MASON CITY, Iowa – Many children are drawn to their colorful, candy-like packaging, but what’s inside is very dangerous. A growing number of young children are getting into poisonous detergent packets. Between 2012 and 2013, over 17,000 children were exposed to the pods nationwide, and the Minnesota Poison Control System has reported that detergent related cases have increased from 49 incidents in 2012, all the way to 352 cases in 2014.
Those alarming statistics prompted Minnesota U.S. Senator, Amy Klobuchar to get involved. She is co-sponsoring legislation called the “Detergent Poisoning and Child Safety Act”. The national legislation targets manufacturers of the detergent pods.
“They are very colorful, they look like a toy actually, like a chew toy,” says parent, Sarah Gordon.
She is a mother of two and knows the dangers of these poisonous pods first hand.
“When they first started crawling, they were very curious about them. They pulled the door open below the washer and of course somehow they managed to get the box open,” says Gordon.
Thankfully they were more enticed with the look, rather than the taste.
“I can remember my youngest did get into them but did not chew on them,” says Gordon.
Close calls like this prompted Senator Klobuchar to co-sponsor legislation making these capsules safer.
“You think of the convenience, I use them all the time,” says Klobuchar, “They are a great thing, but we have to do some childproof safety measures in.”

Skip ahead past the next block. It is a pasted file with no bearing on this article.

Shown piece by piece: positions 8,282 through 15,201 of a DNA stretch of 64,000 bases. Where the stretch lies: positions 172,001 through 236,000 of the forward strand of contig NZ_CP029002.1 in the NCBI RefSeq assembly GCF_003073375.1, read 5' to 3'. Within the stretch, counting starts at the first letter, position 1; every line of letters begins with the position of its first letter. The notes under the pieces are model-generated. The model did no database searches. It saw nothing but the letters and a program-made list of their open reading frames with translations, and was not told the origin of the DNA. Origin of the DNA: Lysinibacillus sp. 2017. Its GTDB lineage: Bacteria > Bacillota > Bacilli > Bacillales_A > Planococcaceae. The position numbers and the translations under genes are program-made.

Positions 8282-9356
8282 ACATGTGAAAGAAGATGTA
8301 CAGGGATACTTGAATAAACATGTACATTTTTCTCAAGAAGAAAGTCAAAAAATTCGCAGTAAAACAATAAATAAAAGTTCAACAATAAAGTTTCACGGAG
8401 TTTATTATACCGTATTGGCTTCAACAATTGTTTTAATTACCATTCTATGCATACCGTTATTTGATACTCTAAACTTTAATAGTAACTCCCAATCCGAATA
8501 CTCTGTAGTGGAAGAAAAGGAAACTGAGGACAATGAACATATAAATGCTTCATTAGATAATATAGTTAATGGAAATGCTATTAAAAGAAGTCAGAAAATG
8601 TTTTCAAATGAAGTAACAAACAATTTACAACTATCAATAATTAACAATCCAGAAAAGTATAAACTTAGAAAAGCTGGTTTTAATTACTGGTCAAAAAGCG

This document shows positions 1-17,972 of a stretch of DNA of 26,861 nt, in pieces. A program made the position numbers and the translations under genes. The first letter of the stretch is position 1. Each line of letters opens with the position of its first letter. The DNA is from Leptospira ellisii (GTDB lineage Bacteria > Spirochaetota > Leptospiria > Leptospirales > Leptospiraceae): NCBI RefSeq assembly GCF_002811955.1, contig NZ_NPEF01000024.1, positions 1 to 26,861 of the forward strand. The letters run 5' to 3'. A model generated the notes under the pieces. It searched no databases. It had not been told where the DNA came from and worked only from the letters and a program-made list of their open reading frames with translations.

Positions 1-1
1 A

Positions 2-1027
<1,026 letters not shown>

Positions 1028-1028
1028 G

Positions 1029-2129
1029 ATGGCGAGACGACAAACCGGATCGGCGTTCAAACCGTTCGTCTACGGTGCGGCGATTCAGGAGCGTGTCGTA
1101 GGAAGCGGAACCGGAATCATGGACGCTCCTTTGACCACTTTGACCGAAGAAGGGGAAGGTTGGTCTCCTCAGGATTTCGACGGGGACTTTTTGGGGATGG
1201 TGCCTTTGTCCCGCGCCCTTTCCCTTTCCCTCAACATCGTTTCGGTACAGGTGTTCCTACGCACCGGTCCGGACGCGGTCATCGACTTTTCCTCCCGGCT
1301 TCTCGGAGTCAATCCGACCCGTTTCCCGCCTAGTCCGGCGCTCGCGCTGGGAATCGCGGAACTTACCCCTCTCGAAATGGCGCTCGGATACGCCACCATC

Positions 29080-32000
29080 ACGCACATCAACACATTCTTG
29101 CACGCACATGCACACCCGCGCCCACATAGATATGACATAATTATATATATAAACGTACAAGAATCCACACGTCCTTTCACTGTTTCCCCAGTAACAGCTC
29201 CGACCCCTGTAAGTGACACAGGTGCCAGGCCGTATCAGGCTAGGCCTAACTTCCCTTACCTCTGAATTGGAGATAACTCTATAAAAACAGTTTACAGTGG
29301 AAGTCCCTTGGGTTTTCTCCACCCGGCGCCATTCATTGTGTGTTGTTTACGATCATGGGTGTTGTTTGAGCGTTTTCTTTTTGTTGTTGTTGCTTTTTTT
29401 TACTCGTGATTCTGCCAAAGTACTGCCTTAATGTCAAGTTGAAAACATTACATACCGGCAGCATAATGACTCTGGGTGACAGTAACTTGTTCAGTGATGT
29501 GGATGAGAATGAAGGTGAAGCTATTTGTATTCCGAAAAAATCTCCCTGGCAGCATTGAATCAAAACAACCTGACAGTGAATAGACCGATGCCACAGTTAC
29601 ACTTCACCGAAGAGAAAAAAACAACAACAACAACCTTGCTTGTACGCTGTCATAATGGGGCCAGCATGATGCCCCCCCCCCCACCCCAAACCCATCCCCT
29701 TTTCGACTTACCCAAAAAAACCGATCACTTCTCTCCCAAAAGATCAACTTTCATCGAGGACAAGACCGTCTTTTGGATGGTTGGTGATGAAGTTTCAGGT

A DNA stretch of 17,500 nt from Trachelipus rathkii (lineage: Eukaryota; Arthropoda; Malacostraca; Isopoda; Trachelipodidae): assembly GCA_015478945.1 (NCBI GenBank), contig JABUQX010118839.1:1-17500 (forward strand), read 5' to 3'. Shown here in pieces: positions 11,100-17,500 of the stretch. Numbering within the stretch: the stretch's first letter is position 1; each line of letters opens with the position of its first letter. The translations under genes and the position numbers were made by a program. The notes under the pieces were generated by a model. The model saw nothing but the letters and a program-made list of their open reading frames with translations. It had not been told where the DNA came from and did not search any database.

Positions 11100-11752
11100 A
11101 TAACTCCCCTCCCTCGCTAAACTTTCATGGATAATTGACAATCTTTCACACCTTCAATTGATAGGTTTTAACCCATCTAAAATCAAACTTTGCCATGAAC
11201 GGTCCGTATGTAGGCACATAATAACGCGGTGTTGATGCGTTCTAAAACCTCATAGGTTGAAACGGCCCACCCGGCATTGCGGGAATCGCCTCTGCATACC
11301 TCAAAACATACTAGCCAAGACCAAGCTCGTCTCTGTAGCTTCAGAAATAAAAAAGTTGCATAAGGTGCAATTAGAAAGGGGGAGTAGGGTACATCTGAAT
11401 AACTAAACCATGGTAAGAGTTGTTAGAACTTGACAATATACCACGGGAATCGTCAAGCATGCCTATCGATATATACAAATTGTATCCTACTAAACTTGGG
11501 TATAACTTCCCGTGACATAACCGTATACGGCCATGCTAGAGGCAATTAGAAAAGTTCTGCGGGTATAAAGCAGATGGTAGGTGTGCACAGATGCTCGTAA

She’s not suggesting we ban the pods.
“Of course they are still legal, and everyone should use them, but the bill just tries to do something with the packaging, trying to make them a little less appealing to children,” says Klobuchar.
Aside from appearance, the act would also require manufacturers to re-think the composition of the poisonous packs to make consequences of exposure less severe, and have clear warning labels for parents.
“I don’t think every parent would think that’s a danger to have those pods out there,” says Klobuchar.
Until steps are taken, Gordon says, she knows the risk, and keeps her detergent out of arms reach.
“I definitely recommend if you do have them to keep them high up. That’s where I kept them after my child started to play with them,” says Gordon.
Klobuchar says a number of senators are joining in on the cause and she is hopeful fellow congressmen and women see this as a common sense bill.
Nationally, more than 700 children were hospitalized in the past two years because of accidental pod poisonings.